I’ve been working crazy hours with no weekends off. As usual, I’m nowhere near where I need to be in time to hand DESTINY to my always patient and brilliant editor, Holly. Thus, for the third year in a row, my Christmas elf (also known as my beautiful daughter) has done almost everything. All she asked for in return was a Christmas tree.
I said no tree.
This from a woman who used to have 4 Christmas trees and 22 boxes of ribbons, bows, ornaments, Santas and lights. My kid got very quiet which distressed me but I was soooo busy and it was all about the book and I had my head up my ass. Until today, when I pushed away from the keyboard because it was long past time to put some Ho, in the Ho, Ho, Ho. I needed presents. I needed to catch up. So, I took the subway up to Dundas Square–a busy shopping area in the heart of Toronto’s busy downtown.
And that’s when I saw the tree.
It was artificial (need that for the condo); it was pre-light (need that to avert nervous breakdown); and it was mid-sized instead of enormous (need that because of the cats).
It was also insane to buy it. I was in downtown Toronto, wearing heels, and many many blocks from the condo. There’s slush on the streets and even getting it down to the subway was going to be a bitch. It would be so totally…
I bought the tree.
And then because I’m Katie and Bill’s daughter, and I spent every summer being a boy at the cottage, I just dragged that sucker right out of the store. Up two escalators. Right across the mall’s lobby, right into the street, through the sidewalk slush, through stalled traffic–all the way to the right side of the street. And then I put me and the box in one of the street’s four lanes and stood firm. Any cab going by was going to have to drive around me. I propped my arm up on the box, and turned on the mega-watt smile.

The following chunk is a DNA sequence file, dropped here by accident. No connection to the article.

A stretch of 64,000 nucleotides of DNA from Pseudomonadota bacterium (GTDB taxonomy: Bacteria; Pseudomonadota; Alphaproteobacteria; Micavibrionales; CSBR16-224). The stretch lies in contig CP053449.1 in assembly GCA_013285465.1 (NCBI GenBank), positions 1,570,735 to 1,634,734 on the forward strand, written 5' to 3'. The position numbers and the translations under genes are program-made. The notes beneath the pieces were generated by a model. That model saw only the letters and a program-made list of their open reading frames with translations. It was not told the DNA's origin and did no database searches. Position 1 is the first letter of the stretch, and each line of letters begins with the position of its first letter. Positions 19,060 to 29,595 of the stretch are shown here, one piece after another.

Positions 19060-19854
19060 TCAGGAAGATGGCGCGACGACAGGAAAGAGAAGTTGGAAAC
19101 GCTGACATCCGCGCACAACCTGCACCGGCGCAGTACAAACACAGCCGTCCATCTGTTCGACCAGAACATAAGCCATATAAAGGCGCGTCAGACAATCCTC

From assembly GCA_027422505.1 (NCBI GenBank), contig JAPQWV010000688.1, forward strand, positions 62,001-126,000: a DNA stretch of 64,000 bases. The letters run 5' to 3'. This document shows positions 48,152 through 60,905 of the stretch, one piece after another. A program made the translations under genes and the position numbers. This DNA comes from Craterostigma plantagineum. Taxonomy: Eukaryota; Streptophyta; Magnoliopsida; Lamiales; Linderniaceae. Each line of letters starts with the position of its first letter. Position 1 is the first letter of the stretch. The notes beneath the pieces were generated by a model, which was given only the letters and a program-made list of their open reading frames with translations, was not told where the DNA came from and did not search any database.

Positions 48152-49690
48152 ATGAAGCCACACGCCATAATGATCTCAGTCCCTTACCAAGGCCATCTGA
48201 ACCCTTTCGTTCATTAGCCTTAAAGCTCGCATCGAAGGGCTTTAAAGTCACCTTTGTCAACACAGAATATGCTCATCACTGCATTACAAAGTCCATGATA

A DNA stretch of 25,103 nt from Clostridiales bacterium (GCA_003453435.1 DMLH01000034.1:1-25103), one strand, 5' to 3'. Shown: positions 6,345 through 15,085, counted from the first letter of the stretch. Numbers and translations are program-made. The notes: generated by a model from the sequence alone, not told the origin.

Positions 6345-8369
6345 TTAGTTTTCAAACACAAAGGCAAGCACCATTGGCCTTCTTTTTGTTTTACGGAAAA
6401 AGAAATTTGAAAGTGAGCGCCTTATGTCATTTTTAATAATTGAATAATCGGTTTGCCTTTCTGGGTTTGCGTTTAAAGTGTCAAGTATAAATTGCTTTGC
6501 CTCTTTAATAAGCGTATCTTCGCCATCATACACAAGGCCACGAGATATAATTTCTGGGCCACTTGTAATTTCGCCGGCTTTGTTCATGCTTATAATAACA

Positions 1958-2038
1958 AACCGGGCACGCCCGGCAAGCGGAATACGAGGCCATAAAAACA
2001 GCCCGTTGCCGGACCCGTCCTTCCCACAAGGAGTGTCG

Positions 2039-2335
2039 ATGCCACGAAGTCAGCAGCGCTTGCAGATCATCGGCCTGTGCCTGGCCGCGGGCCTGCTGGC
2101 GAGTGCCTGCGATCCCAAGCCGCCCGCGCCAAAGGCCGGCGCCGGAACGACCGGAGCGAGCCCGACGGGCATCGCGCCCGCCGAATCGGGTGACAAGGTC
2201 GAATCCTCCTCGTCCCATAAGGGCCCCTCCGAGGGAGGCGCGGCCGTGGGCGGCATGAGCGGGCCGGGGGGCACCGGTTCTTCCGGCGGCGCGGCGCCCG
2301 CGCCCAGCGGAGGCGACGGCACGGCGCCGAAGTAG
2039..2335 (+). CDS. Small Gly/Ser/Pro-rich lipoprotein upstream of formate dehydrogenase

The third one actually stopped. He couldn’t fit the tree box in the trunk, so he put it in the backseat and me in the front. He was a nice guy. I noticed this as we talked during red lights–he was worried that he couldn’t get the car all the way to my front door. He had an accent I couldn’t place and courtly manners.
I tipped him well–using the last $20 I had in my wallet. And then I caught hold of the box’s handle and dragged the tree through MORE stalled traffic. It was only when I got to the other side of the busy avenue that I realized I’d left the Christmas presents in the front seat. $70 worth of small presents–all geared for a man. I spun around but it was too late. His cab had been swallowed in traffic and was already out of sight. I didn’t even remember what cab service he worked for.
Here’s what I decided in the elevator: maybe Karma pushed our paths to intersect. Maybe he was having a lousy Christmas, and he needed something to land in his lap… Yeah…. I could live with that… I took the tree upstairs, and then rode the elevator back down because there’s no food in house–my husband’s been away–and I hadn’t eaten since 7:00 am–my editor expects that book–and I knew the sushi place was still open.
It all took time. The elevator, the making of sushi, the five minutes it took to drop into the convenience store for some milk. Twenty minutes had lapsed since the cabdriver left me on the corner of the street.
And that, my friends, is what it took that honest cabbie to make his way back through rush-hour traffic, find a place to park the cab, figure out which corner I likely lived on…
Ladies and gents, I kissed him.
Right there on the street.
I guess Karma had another lesson for me:-)